Diadumene sp. 1
This anemone, of unknown origin, lacks distinctive directive tentacles, and is usually light orange or yellow.
Sea anemones of the genus Diadumene can reproduce sexually by releasing eggs and sperm into the water, and asexually by longitudinal fission, or by a method called pedal laceration. It is not known whether Diadumene franciscana reproduces sexually in California. Another introduced anemone, D. lineata, apparently reproduces primarily asexually in its introduced range (Shick et al. 1979; Ting and Geller 2000). In pedal laceration, as the anemone moves, a portion of its base is left behind, and grows into a new anemone (Barnes 1983). Its frequent occurrence in colonies of up to 200 individuals suggests asexual reproduction. However, to our knowledge, there have been no studies of the modes of reproduction in D. franciscana.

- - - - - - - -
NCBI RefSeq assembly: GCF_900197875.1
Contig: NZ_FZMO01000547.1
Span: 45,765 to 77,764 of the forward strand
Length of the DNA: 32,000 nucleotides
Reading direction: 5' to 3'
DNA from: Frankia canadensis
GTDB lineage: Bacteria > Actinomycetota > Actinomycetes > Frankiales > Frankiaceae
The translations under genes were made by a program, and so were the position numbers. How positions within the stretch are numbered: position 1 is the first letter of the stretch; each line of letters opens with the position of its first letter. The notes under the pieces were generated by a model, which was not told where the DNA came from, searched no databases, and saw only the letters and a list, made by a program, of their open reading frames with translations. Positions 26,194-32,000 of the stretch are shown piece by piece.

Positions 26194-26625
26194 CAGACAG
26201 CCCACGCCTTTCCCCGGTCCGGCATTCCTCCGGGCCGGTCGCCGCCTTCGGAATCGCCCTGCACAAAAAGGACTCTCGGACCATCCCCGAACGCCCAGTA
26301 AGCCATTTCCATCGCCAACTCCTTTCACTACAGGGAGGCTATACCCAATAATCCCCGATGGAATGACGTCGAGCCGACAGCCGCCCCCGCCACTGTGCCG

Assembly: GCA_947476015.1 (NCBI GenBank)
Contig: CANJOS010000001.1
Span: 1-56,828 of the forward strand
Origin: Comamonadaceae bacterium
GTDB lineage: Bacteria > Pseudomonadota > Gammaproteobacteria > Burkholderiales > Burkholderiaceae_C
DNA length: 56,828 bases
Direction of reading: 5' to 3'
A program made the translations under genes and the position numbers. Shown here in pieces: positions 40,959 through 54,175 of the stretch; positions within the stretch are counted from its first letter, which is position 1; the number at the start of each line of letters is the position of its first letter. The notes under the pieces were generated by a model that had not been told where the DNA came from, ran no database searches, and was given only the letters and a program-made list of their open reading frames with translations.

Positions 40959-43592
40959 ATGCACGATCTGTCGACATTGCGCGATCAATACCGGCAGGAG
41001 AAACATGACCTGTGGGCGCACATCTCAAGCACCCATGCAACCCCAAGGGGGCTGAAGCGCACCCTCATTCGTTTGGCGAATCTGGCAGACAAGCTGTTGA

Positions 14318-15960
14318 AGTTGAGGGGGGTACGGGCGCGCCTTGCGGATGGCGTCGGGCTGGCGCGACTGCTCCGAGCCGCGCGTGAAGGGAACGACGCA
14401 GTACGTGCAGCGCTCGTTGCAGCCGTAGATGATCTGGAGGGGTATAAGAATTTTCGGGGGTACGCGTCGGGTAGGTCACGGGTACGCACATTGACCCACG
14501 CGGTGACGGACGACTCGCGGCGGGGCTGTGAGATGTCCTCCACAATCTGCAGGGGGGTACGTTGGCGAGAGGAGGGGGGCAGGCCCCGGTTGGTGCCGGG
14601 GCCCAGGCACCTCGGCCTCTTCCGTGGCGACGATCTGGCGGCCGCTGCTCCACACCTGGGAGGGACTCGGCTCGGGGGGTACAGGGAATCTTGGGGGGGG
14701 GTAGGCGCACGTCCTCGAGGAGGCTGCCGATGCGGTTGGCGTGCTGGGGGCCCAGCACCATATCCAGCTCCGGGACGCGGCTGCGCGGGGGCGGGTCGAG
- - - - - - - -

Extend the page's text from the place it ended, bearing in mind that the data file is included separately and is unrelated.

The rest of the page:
This anemone is known from estuaries and sheltered waters, where it grows on pilings, floats, and seaweeds (Carlton 1979; Cohen and Carlton 1995; Cohen 2005). Like other anemones, it feeds by trapping zooplankton and small epibenthic animals on its tentacles (Barnes 1983).
Zooplankton, small epibenthos
|General Habitat||Marinas & Docks||None|
|Salinity Range||Polyhaline||18-30 PSU|
|Salinity Range||Euhaline||30-40 PSU|
|Tidal Range||Low Intertidal||None|
Tolerances and Life History Parameters
|Broad Temperature Range||None||Cold temperate-Subtropical|
|Broad Salinity Range||None||Polyhaline-Euhaline|
General ImpactsNo impacts have been reported for Diadumene franciscana.
Regional Distribution Map
|Bioregion||Region Name||Year||Invasion Status||Population Status|
|NEP-V||Northern California to Mid Channel Islands||1940||Def||Estab|
|NEP-VI||Pt. Conception to Southern Baja California||1977||Def||Estab|
|P090||San Francisco Bay||1940||Def||Estab|